41: Lessons from the Frontlines of the University Wars | Richard Lowery & Richard Hanania
How campus bureaucrats outmaneuvered conservative politicians and donors in Texas
Richard Lowery is an Associate Professor of Finance at The University of Texas at Austin and a senior scholar at the Salem Center for Public Policy. He joins the podcast to talk about his recent article “How UT-Austin Administrators Destroyed an Intellectual Diversity Initiative,” which details what went wrong with plans to build the Liberty Institute.
Lowery and Hanania discuss the politicization of academia and how it has even reached finance, why developing new educational institutions is difficult, how “fake conservatives” on campus provide cover for the Left to control universities, and the failure of Republican donors and politicians to push back against these trends effectively.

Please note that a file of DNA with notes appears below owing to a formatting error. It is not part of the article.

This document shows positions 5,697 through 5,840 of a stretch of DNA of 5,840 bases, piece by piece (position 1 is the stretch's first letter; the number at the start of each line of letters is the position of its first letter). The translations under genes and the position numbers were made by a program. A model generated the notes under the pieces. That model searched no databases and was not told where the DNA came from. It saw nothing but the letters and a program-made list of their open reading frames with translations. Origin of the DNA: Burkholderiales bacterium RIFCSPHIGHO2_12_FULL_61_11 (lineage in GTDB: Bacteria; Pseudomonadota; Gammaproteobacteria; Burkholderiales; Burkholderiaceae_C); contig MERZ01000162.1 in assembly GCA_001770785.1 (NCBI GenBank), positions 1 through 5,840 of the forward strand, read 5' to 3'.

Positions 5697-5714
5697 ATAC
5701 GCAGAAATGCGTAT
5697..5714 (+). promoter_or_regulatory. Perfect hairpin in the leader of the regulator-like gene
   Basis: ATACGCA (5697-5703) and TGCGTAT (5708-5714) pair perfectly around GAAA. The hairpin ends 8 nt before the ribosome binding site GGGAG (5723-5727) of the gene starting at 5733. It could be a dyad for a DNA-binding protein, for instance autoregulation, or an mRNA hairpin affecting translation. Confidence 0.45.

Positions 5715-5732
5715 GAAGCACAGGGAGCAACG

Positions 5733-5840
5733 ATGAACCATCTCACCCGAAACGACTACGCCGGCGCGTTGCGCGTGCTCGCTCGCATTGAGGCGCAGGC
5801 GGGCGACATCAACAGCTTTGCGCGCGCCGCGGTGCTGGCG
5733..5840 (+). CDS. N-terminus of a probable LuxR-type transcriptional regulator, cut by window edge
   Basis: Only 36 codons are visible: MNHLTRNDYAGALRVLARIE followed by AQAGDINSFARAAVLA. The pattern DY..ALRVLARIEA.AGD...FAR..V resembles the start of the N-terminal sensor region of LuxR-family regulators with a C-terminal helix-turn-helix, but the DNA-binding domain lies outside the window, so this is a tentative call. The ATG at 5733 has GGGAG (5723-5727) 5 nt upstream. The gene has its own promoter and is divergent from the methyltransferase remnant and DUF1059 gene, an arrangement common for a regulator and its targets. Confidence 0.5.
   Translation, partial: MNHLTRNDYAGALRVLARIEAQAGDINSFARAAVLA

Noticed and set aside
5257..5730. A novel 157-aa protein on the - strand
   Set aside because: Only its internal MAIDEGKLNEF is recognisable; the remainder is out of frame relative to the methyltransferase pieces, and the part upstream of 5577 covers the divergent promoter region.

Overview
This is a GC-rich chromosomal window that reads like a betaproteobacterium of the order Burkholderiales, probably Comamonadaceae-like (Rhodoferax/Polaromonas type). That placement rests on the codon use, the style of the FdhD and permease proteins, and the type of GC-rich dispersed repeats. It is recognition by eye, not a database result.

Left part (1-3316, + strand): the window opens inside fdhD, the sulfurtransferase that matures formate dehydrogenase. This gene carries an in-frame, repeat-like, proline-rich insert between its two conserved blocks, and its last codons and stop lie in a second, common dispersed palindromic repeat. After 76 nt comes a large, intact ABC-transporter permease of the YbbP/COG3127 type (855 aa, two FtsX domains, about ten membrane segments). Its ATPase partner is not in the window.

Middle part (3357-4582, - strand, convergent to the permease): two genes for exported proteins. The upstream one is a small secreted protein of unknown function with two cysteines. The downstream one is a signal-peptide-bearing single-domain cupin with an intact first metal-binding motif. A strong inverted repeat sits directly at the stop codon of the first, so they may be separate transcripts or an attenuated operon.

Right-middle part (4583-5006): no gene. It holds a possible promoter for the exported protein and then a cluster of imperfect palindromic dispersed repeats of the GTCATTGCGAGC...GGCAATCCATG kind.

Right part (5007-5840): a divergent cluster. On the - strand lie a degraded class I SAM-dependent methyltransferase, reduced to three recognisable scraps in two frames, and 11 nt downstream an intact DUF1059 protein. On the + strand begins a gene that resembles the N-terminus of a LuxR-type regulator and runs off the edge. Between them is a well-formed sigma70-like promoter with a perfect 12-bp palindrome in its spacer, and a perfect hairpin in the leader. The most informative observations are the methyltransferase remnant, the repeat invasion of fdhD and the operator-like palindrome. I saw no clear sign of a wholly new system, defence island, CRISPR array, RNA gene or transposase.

They converge on a set of ideas regarding how to fix academia going forward. Working within the university and without outside support is hopeless, as radicals committed to stamping out dissent have already won and are in a position to thwart any attempts at reform. Nonetheless, state university systems are ultimately under the control of politicians. Conservative elected officials need to show a greater interest in taking concrete steps toward restoring free inquiry and the search for objective truth, which will only happen if they are pressured to do so by donors and right-leaning media. Usually, this will mean not trying to reform individual departments, but relying on state funding and private philanthropy to create new institutions within existing universities, if not apart from them, that can be run by those ideologically committed to rolling back the triumph of anti-capitalist dogma and identity politics.
These problems are not insoluble. American conservatives have accomplished political goals before. All it takes is an understanding of the scope of the problem and the political will to do something about it. The conversation includes specific steps that elected officials, academics, donors, and political activists can take to build new institutions.
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